It was a disaster.
Foles’ greatest moment in white and teal, somehow, was also his worst: a gorgeous 35-yard touchdown strike to D.J. Chark in his debut that ended with a snapped clavicle.
Jacksonville paid Foles $30.5 million to make four starts and lose every one of them. He threw as many touchdown passes in one season as a Jaguar (three) than he did in one Super Bowl appearance. He missed a chunk of time early in the season due to injury, then a chunk of time late in the season because he couldn’t outplay a sixth-round rookie (albeit one with a resplendent mustache).
Let’s look back upon this era now that we can appreciate it in full.
His massive one-year payday is nearly twice what Patrick Mahomes will earn over the first four years of his rookie contract. It’s roughly what Tom Brady will be paid as a Buccaneer next season. It’s more than the combined cap hit of all five of his starting offensive linemen put together.
And here’s what the Jaguars got for that $30.5 million, broken down into an itemized list:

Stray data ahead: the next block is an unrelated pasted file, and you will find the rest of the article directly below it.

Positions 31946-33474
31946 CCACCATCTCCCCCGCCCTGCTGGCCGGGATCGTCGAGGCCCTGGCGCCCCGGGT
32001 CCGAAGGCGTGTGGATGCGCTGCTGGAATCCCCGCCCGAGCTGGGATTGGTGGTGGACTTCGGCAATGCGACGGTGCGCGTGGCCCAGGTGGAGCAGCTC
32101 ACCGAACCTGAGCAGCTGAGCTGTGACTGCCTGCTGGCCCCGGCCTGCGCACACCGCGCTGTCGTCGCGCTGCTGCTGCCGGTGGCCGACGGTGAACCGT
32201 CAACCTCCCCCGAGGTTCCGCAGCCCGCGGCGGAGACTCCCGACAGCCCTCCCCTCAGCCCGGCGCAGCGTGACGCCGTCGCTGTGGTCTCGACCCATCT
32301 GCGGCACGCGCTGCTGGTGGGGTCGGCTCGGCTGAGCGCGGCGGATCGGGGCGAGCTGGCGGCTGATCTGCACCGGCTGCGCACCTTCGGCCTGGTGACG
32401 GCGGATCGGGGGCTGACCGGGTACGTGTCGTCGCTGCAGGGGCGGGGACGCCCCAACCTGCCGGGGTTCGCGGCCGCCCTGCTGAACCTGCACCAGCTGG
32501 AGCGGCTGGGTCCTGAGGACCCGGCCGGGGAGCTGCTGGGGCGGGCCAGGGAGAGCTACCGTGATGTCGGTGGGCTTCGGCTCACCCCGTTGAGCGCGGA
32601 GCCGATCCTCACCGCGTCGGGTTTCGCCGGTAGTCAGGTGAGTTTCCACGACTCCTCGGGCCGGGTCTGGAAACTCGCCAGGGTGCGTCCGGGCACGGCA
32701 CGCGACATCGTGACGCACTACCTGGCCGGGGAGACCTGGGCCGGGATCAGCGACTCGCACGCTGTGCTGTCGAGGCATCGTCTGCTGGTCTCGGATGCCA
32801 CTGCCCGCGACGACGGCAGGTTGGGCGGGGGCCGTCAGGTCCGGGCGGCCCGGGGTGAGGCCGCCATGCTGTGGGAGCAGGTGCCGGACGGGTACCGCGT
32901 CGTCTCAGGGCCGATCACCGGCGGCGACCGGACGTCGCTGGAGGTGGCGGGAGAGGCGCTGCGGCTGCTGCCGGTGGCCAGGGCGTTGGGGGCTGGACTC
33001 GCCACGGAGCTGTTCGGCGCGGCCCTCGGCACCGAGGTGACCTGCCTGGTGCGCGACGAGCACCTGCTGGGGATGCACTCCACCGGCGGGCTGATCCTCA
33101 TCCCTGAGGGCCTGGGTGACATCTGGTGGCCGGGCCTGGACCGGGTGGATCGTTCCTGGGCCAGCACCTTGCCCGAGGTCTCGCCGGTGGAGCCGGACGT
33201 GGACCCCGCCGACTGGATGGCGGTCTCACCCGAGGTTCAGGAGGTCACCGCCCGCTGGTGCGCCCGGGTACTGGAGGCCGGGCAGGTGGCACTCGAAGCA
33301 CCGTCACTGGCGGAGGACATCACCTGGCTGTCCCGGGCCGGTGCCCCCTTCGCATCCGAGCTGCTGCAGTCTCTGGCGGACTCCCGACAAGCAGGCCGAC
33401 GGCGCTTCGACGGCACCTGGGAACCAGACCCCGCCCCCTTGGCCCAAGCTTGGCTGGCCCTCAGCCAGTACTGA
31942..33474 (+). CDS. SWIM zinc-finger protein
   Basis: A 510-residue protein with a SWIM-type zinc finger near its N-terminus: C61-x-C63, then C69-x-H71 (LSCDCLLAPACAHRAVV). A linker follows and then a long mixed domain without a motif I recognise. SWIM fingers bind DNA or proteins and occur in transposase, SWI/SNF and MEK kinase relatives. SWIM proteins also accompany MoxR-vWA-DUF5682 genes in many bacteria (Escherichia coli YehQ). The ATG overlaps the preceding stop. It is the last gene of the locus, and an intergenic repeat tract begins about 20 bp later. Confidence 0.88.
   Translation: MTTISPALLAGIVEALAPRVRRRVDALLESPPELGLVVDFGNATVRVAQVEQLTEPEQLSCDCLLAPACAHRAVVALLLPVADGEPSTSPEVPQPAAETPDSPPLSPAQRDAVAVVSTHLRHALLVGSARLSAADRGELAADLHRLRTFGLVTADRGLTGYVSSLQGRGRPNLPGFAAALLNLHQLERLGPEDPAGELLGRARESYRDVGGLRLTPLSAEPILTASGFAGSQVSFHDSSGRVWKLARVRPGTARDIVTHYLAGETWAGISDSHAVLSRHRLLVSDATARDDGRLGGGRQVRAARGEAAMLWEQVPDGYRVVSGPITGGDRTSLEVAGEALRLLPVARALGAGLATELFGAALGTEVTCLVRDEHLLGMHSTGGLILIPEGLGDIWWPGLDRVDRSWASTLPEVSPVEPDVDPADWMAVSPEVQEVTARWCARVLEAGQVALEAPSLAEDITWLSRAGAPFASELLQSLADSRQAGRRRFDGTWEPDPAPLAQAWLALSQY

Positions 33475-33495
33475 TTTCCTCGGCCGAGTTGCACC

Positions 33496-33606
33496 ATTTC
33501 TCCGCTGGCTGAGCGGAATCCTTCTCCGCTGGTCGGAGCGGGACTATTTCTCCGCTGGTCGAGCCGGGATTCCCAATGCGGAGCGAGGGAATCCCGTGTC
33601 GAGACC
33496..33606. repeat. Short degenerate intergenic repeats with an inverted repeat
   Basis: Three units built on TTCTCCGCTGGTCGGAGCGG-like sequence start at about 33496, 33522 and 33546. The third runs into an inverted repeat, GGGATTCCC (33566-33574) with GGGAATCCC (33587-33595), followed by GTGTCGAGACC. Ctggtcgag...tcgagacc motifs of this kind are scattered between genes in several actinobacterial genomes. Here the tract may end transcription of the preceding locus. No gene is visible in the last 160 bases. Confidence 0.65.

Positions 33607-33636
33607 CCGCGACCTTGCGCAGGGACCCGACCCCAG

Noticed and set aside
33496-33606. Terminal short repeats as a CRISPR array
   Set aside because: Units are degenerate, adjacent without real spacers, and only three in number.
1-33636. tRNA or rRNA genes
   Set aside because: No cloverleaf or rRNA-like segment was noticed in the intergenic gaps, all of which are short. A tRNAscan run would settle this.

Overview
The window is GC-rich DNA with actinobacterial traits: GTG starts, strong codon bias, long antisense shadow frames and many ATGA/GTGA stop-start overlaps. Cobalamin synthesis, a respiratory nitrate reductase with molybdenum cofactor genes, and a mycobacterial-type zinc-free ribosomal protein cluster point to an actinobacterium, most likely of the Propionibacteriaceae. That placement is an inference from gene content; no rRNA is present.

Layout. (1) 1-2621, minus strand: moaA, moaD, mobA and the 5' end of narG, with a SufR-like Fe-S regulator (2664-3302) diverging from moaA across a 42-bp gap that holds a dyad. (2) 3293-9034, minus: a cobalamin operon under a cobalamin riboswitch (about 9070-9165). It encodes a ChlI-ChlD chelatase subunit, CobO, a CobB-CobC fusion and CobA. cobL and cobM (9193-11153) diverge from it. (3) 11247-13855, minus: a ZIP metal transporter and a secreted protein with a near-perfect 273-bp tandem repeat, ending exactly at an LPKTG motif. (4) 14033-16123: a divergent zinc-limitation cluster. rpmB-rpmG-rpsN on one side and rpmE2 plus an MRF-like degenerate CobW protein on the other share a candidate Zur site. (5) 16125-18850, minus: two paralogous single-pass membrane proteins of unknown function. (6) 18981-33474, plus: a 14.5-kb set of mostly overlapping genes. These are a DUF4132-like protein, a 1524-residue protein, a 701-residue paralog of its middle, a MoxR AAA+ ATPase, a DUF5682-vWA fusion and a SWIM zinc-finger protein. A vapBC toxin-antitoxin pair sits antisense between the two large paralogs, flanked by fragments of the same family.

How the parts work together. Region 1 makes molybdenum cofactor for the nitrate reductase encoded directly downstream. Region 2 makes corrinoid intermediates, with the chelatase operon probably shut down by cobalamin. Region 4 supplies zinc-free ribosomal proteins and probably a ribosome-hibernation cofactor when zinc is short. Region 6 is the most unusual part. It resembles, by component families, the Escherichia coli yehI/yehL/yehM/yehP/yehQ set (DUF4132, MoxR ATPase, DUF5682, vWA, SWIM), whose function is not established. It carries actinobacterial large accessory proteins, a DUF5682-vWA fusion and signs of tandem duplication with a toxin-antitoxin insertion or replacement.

- Touchdown passes: three, at $10.17 million each
- Completions: 77 at $396,104 each
- Passing yards: 736 at $41,440 each
- First downs (passing and rushing): 33 at $924,242 each
- Rushing yards: 23 at $1.326 million each
- Delightful trick play receiving touchdowns: N/A. The Philly special remained Philly exclusive.
- Wins: N/A. Foles appeared in four games, all losses, in the Jags’ 6-10 season.
This was all very bad! For comparison, reigning MVP Lamar Jackson’s touchdown passes only cost $59,796 per score — 17 times less than Foles’ rare trips to the end zone. It only cost the Ravens $9,279 for each of his 232 first downs.
Credit to the Jaguars; after four years of Blake Bortles, they swung hard to find a quarterback with a winning, albeit checkered, pedigree. They wanted Foles so badly they probably negotiated against themselves to offer a player with nine starts the prior three seasons a four-year, $88 million contract. Then, once it was clear Foles (and football in general) wasn’t going to work out for them in 2020, they found a way to not only clear that disastrous contract from their books, but get the Bears to pay them a fourth-round pick for the privilege.
All Foles leaves behind for a rebuilding Jacksonville team now is memories. Some very, very expensive memories.